- Actors: Anthony Hopkins, John Hurt, John Gielgud, Wendy Hiller, Freddie Jones
- Directors: David Lynch
- Writers: David Lynch, Christopher De Vore, Eric Bergren
- Producers: Jonathan Sanger
- Format: PAL
- Region: Region 2 (This DVD may not be viewable outside Europe. Read more about DVD formats.)
- Aspect Ratio: 16:9 - 2.35:1
- Number of discs: 1
- Studio: Studiocanal
- DVD Release Date: 4 Aug. 2008
- Run Time: 118 minutes
- Average Customer Review: 164 customer reviews
- ASIN: B0019GJ4BU
- Amazon Bestsellers Rank: 30,287 in DVD & Blu-ray (See Top 100 in DVD & Blu-ray)
The Elephant Man
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Import PAL./Region 2 DVD. Out-of-print in the US. David Lynch brings his own dreamlike style to the heartbreaking yet somehow uplifting story of John Merrick (John Hurt), a hideously deformed individual dubbed the Elephant Man during his years in a circus freak show in Victorian England. After suffering for years at the hands of his circus "master," the eloquent, soft spoken Merrick is "rescued" by compassionate surgeon Dr. Frederick Treves (Anthony Hopkins), who allows him to live at the hospital where he works. Merrick becomes a social celebrity when he meets a popular stage performer (Anne Bancroft), but he must continue to fight for his dignity with those who still choose to view him as a freak. Meanwhile, Treves begins to question whether his supposed act of humanity has been just as exploitative as Merrick's former caretaker's. Lynch's follow-up to his 1978 cult classic ERASERHEAD is a striking blend of art and entertainment, which earned the film eight Academy Award nominations in 1980. Freddie Francis's breathtaking black-and-white cinematography combines with John Morris's score to re-create Victorian England with a deeply haunting beauty. It is the compassionate performances of Hurt and Hopkins that lift THE ELEPHANT MAN to a more emotional level, however, bringing an inspired sadness to Lynch's striking vision.
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This blu ray is a revelation - the glistening, steamy Victorian world is even more vivid. This is a must have for all movie lovers, and the packaging is great too.
But the print is very good and what struck me most is the soundtrack it really stands out on bluray. Picture is grate with light and shade revealing hidden things that I hadn't ever noticed before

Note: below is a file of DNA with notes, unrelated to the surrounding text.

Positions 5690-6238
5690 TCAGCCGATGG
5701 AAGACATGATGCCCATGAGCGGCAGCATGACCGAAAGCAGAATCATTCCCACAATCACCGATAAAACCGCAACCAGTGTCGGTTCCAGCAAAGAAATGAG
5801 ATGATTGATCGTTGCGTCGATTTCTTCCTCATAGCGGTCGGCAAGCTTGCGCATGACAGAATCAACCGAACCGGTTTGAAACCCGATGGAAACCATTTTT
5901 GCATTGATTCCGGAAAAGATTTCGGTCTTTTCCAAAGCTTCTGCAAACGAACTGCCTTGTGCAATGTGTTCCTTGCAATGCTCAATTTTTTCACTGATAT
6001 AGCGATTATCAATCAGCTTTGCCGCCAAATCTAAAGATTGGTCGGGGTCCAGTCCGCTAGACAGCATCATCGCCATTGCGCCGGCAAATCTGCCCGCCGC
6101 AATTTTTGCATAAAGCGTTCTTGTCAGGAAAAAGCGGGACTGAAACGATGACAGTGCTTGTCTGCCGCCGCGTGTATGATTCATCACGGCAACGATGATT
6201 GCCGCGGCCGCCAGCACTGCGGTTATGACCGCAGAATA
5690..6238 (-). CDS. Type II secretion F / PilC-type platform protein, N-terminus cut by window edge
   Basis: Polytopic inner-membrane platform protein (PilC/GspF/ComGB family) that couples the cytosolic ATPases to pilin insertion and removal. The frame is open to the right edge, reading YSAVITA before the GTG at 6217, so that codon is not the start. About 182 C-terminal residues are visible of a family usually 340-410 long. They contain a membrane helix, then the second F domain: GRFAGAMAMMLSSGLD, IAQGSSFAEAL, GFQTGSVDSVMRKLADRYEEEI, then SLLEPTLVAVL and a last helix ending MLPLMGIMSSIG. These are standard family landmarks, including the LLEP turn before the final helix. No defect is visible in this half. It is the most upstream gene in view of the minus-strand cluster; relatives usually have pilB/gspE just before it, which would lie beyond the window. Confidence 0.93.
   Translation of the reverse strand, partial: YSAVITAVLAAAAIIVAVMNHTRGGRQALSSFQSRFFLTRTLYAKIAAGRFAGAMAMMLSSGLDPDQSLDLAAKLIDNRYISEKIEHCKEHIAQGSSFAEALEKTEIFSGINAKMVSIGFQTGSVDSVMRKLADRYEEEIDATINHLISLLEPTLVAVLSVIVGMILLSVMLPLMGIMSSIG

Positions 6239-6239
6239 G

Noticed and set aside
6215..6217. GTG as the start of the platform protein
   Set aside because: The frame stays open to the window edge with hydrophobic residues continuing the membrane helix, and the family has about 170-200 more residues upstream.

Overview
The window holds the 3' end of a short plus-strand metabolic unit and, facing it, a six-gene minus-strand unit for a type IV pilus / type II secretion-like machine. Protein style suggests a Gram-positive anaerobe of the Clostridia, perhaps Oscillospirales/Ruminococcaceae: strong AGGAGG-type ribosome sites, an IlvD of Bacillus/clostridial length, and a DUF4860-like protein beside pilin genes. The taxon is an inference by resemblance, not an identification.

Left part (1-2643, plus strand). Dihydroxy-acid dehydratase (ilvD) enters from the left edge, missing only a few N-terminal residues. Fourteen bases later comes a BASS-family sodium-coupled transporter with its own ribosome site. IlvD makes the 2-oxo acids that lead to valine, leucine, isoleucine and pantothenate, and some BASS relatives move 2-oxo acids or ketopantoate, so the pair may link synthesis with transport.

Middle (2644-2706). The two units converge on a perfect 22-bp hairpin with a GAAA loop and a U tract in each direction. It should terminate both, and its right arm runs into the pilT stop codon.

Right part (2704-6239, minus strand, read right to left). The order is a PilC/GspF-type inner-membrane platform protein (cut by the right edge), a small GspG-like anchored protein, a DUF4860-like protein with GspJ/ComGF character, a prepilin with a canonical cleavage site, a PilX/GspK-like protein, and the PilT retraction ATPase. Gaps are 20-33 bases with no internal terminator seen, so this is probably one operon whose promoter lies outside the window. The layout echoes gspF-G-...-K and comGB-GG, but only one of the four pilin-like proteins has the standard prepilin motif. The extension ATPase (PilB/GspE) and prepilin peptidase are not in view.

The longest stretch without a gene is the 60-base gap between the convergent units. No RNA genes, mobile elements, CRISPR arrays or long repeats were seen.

However, the film never tries too hard to do this; to teach the audience about understanding and acceptance, for that would be hypocritical in itself. You are shown through excellent editing, scripting and acting from John Hurt that David Lynch understands the human psyche regarding the strange abnormalities of life and how it affects everyone else around. There are many ways this is done, but none more obviously and powerfully than the fated conclusion. The end of the story could be seen as somewhat of a downer, as you're reminded of the frailty of The Elephant Man and all that surrounds him, but this is crucial because it demonstrates not only the pride of this brave man, even to his last breath, but also that life within such pride comes to an inevitable end, and that one shouldn't worry too much about it. I think it's making the point that if we are to go out then we should go out with a bang and with a song in our hearts. And to me, that is not such a negative thing; to me, it's pride at its most prevailing and powerful.
David Lynch is a fantastic director, as he is able to capture various different themes and voices by utilizing light, sound, angles, and pacing. This means that we are not only offered a tale of pride and loving support overcoming adversity, but also a fine example of film-making. The black and white is entirely befitting and does not strain the eyes or feel forced -- not once did I feel disconnected from the universe or that something was added for shock value or needless artistic merit. The settings and backdrops were full of details and, at times, over-the-top beauty and grime. This helped the audience understand the contrasts of the supportive staff at the hospital and the manipulative group of slackers at the taverns and the circus's. But again, Lynch never forces anything down your throat. The morality of it is certainly not left up to your own self, but John Hurt's acting as John Merrick shows how someone belittled. hurt and totally disfigured and destined for death can still love, still show understanding, and still show some class. That is incredibly inspiring.
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